- The Washington Times - Saturday, June 24, 2006

CNN anchorman Anderson Cooper, in his address to graduates at Yale recently, made some excellent points. However, he forgot to mention success comes as we apply certain principals to our lives. Here are some key points you may not have learned in a college classroom but which are necessary for anyone’s success:

(1) Find your own path: Each person is born with a unique character. In the same way, the path toward each individual’s success is unique as well. Find your own path and follow it. Listen to your intuition and realize your natural gifts. Don’t let anyone’s concept of who they think you are limit you. Single-minded focus, hard work and unchanging determination will get you further faster than your title as a “college graduate.” When your heart says do it, just do it.

(2) Keep believing in your dreams; never give up: So many great people have gone through such unbelievable difficulty or loss. Read any presidential biography. When things were tough and they couldn’t see their way out of a dark situation, they just put one foot in front of the other. If you hit a brick wall, look for three alternatives; go under over or around but don’t give up. This is especially true when looking for a job.

(3) No concepts, no limitations: We have a tendency to put everything into neat little boxes and not step outside our comfort zone. Success is often developed outside the box. Look at Albert Einstein, Bill Gates or Mother Theresa. They challenged the norm and the impossible became possible. Try to challenge your limitations every day. It’s the fastest way to grow.

(4) Take responsibility for your actions, words, time and life: Don’t make excuses. Instead of justifying bad behavior, humbly apologize when you’re wrong. This will win the trust of everyone. When you are going to be late, call and let people know. When you promise something, keep your promises. Integrity speaks volumes, irresponsibility speaks even louder. Become a respected individual. If you have lost your integrity, you have lost everything. Never take that which does not belong to you. Misuse of public money has destroyed many a career.

(5)Empowering others’ success will empower you: Each person you meet has something of value to share. Look for the good points in those with whom you work and help them become successful. Becoming a team player will help others realize you are a natural leader. Be sincere and always give credit where credit is due. Treat others with respect, even if they treat you like dirt. Unseen eyes may be watching and good behavior never goes unrecognized for long.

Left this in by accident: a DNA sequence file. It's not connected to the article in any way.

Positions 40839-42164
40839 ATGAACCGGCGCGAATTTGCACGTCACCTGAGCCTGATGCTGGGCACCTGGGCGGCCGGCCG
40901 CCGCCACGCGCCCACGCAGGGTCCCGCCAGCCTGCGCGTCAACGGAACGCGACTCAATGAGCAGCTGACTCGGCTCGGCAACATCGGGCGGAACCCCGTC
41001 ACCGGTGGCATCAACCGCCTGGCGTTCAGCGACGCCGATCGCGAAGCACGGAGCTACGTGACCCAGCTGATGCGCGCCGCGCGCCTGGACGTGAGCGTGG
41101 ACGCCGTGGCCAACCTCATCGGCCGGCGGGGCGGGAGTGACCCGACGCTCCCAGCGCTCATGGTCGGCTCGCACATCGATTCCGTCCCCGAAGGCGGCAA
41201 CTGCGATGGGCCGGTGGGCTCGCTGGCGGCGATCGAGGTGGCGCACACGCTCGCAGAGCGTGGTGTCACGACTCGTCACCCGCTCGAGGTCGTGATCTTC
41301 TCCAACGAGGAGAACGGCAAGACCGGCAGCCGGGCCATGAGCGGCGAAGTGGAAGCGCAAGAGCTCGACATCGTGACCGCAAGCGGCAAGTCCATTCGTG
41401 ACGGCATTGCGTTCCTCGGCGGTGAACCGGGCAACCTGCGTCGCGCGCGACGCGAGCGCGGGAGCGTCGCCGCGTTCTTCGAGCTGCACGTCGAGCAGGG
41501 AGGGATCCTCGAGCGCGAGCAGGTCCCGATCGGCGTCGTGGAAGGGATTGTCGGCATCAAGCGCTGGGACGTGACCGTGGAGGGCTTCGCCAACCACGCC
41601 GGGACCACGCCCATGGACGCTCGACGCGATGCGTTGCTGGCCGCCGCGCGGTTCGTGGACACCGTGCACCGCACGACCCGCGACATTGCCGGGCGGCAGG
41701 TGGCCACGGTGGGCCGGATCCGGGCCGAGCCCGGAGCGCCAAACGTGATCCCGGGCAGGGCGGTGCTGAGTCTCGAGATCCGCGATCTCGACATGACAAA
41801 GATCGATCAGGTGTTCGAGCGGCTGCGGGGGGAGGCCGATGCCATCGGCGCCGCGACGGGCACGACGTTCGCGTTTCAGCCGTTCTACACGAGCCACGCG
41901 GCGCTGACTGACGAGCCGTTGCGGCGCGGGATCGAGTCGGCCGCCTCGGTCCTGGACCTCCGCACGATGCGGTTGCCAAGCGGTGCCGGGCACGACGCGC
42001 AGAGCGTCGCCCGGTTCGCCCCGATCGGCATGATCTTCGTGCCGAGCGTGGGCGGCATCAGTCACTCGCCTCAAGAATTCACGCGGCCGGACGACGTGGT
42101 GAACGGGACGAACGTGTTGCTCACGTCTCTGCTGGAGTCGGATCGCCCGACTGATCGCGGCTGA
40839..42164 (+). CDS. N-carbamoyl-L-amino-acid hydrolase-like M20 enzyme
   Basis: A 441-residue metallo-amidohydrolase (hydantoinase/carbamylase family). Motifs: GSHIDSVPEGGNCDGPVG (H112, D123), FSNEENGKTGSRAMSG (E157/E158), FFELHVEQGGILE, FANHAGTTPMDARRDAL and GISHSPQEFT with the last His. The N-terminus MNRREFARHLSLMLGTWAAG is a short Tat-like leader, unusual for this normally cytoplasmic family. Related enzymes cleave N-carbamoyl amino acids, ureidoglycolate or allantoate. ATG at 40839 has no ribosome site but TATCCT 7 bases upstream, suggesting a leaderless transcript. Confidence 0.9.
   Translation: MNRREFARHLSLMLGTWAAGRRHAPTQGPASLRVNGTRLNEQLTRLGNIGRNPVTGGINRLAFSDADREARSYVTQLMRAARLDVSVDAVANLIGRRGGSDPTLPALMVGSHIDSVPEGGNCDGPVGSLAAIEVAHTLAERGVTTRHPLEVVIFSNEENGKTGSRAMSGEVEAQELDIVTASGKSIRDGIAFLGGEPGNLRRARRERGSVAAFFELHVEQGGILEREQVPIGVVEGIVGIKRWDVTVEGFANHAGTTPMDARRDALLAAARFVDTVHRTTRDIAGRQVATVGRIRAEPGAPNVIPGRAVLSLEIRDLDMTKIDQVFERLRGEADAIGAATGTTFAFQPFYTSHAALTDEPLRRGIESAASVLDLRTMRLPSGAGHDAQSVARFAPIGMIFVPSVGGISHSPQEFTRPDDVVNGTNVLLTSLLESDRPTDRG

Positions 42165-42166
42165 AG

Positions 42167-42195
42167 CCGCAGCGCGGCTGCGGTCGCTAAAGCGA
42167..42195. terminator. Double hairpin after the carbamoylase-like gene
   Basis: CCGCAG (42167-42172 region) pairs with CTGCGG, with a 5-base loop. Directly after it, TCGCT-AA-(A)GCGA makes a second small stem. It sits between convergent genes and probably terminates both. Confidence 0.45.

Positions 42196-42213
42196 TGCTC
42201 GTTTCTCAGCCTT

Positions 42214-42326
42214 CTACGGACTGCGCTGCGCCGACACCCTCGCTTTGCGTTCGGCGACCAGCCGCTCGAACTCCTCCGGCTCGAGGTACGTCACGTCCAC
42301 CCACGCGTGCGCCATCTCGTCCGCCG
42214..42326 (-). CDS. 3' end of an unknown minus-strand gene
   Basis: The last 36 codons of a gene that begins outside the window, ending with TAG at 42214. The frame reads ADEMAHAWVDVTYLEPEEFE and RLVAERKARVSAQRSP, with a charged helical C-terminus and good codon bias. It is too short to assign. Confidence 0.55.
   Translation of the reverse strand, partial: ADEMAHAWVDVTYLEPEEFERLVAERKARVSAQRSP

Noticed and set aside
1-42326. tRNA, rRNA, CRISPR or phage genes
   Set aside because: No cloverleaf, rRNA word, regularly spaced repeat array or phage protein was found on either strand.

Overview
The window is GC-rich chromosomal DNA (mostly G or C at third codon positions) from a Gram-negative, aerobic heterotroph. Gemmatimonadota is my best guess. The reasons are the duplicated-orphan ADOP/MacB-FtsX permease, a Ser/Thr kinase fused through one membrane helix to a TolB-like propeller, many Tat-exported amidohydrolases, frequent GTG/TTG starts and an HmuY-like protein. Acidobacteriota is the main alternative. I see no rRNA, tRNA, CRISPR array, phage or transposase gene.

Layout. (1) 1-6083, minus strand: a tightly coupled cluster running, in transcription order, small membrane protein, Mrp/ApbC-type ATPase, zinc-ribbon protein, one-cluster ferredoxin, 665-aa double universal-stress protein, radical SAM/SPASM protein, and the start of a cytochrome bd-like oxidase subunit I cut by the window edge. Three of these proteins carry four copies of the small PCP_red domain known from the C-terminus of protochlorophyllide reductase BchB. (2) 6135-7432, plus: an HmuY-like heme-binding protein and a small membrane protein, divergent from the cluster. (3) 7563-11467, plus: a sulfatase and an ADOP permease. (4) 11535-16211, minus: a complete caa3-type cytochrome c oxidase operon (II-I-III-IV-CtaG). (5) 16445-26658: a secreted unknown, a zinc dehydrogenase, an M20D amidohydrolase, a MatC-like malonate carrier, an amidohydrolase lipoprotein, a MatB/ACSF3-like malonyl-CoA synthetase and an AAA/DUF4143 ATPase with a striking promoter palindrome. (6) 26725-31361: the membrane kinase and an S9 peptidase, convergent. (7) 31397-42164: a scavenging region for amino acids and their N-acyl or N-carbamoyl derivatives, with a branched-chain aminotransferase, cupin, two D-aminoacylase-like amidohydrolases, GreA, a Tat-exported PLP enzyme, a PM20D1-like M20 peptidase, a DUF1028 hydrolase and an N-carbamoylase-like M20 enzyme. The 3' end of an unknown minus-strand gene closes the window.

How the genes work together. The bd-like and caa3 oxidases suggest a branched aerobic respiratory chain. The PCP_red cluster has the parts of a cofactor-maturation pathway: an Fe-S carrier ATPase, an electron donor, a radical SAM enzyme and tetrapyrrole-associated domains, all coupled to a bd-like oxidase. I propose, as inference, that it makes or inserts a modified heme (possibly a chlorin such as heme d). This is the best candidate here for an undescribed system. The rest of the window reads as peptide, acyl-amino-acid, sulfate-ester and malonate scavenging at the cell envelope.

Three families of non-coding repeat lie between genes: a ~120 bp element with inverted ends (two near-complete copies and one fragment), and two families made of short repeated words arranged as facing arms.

(6)Develop the right attitude: You worked hard for your education. But who provided you with everything else, including the ability to walk, talk, see, breathe and work? These are all gifts from God. What we do with all we have been given is our gift to God. Use your life and your time wisely to inspire, uplift and be a blessing to others. Be grateful even for difficulty, knowing whatever crosses your path will grow you and train you.

Try not to complain. Make these words your mantra: I can, I will, it’s possible and I’m grateful. Success comes to those with a positive attitude and optimistic mind.

(7) Never fear to get your hands dirty: Volunteer for the toughest jobs, work the longest hours and undertake the most difficult situations. CEOs and mangers notice those who sacrifice. Don’t think something or someone is beneath you. Value the lowest person on the totem pole as much as the highest. Everyone’s effort is necessary to succeed.

(8) Dress for the job you want, not the job you have: If you look like management material, you are half way there. Women should wear only one set of earrings and cover up tattoos unless applying for a job with a punk rock band. Never wear low-cut blouses or short skirts. Look professional, act professional and you will be viewed as a professional. This will help jump-start your career. Your look needs to appeal to the broadest number of people, not the management at Hooters or Biker Week magazine.

(9) Success equals prayer: Take time morning or evening to understand what God’s plan is for your life, those around you, the world, etc. Prayer and study heightens your vision. The greatest inspiration comes from God. Intuition is the highest level of intellect, and it comes as we develop a connection to the source of all knowledge. The deeper the connection, the greater your success will be, not just on Earth but forever.

(10) Live for the sake of others: Leaders need to serve the most, not be served. If you want to succeed develop an attitude of service. Sacrifice for the whole and bring harmony in any situation. This kind of behavior is so unique today everyone will notice. Business is about service, marriage is about service, and our lives are about serving others. If we learn this while young, and make this our No. 1 habit, we will automatically become successful.

Whether you’re a recent graduate or a lifelong learner, try to utilize these keys. In the end, it’s not about who made the most money or who has the most toys. It’s about becoming a successful member of the human race, no matter the profession you have chosen. If we focus on that goal, everything will fall into place.

BETSY ORMAN

Betsy Orman has worked in the field of character education and leadership training for more than 20 years. She currently writes a weekly column, “For Your Inspiration ” in Milford, Conn.


Copyright © 2018 The Washington Times, LLC. Click here for reprint permission.

The Washington Times Comment Policy

The Washington Times welcomes your comments on Spot.im, our third-party provider. Please read our Comment Policy before commenting.

 

Click to Read More and View Comments

Click to Hide